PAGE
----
Despite being a federal Member of Parliament and not yet an MLA, Douglas was elected the leader of the Saskatchewan CCF in 1942 after successfully challenging the incumbent leader, George Hara Williams, but did not resign from the House of Commons until 1 June 1944. He led the CCF to power in the 1944 provincial election, winning 47 of 53 seats in the Legislative Assembly of Saskatchewan, and thus forming the first democratic socialist government in not only Canada, but all of North America. As premier, Douglas attended the coronation of Queen Elizabeth II in June 1953.
Douglas and the Saskatchewan CCF then went on to win five straight majority victories in all subsequent Saskatchewan provincial elections up to 1960. Most of his government's pioneering innovations came about during its first term, including:
Douglas was the first head of any government in Canada to call for a constitutional bill of rights. This he did at a federal-provincial conference in Quebec City in January 1950. No one in attendance at the conference supported him in this. Ten years later, Premier Jean Lesage of Quebec joined with Douglas at a First Ministers' Conference in July 1960 in advocating for a constitutional bill of rights. Thus, respectable momentum was given to the idea that finally came to fruition, on 17 April 1982, with the proclamation of the Canadian Charter of Rights and Freedoms.
Thanks to a booming postwar economy and the prudent financial management of provincial treasurer Clarence Fines, the Douglas government slowly paid off the huge public debt left by the previous Liberal government, and created a budget surplus for the Saskatchewan government. Coupled with a federal government promise in 1959 to give even more money for medical care, this paved the way for Douglas's most notable achievement, the introduction of universal health care legislation in 1961.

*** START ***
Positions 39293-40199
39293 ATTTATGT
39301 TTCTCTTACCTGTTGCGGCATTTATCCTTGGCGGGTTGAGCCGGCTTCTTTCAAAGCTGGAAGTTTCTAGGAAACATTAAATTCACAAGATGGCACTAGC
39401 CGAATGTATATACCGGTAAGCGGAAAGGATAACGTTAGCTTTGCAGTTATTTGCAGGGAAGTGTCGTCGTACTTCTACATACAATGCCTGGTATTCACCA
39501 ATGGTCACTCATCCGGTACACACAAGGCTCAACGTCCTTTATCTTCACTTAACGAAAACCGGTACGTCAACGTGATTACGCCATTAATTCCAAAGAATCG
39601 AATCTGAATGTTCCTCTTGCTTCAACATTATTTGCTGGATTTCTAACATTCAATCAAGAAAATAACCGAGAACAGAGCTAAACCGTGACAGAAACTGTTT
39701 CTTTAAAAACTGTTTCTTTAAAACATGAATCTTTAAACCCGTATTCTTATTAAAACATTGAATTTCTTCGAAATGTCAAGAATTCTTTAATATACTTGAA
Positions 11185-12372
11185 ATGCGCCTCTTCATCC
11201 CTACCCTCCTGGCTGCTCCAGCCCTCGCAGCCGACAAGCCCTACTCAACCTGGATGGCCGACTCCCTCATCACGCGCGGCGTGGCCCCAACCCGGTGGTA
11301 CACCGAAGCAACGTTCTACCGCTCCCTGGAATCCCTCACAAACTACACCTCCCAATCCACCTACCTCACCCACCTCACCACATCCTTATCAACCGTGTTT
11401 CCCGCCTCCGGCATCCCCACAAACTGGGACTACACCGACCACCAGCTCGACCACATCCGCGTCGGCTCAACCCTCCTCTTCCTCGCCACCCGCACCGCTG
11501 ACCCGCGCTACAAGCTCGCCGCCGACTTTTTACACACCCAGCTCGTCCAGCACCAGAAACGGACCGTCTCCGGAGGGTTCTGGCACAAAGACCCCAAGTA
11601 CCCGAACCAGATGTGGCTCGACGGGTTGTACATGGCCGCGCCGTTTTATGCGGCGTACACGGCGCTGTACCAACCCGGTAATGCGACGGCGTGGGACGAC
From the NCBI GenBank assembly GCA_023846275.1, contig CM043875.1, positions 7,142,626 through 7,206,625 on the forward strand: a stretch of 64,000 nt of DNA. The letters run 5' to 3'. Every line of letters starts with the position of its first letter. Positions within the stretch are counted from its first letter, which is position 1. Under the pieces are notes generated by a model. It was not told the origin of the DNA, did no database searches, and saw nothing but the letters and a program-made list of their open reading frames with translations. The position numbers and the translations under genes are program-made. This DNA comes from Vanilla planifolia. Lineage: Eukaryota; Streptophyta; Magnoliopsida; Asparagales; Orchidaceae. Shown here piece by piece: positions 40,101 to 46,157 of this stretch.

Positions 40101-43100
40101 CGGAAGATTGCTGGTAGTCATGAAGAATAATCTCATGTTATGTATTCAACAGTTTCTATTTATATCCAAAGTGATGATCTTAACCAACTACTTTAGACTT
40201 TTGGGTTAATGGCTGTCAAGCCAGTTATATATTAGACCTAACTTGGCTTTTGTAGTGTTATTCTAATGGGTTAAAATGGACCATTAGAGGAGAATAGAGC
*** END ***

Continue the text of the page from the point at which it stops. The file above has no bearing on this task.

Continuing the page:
Douglas's number one concern was the creation of Medicare. He introduced medical insurance reform in his first term, and gradually moved the province towards universal medicare near the end of his last term. In the summer of 1962, Saskatchewan became the centre of a hard-fought struggle between the provincial government, the North American medical establishment, and the province's physicians, who brought things to a halt with the 1962 Saskatchewan doctors' strike. The doctors believed their best interests were not being met and feared a significant loss of income as well as government interference in medical care decisions even though Douglas agreed that his government would pay the going rate for service that doctors charged. The medical establishment claimed that Douglas would import foreign doctors to make his plan work and used racist images to try to scare the public.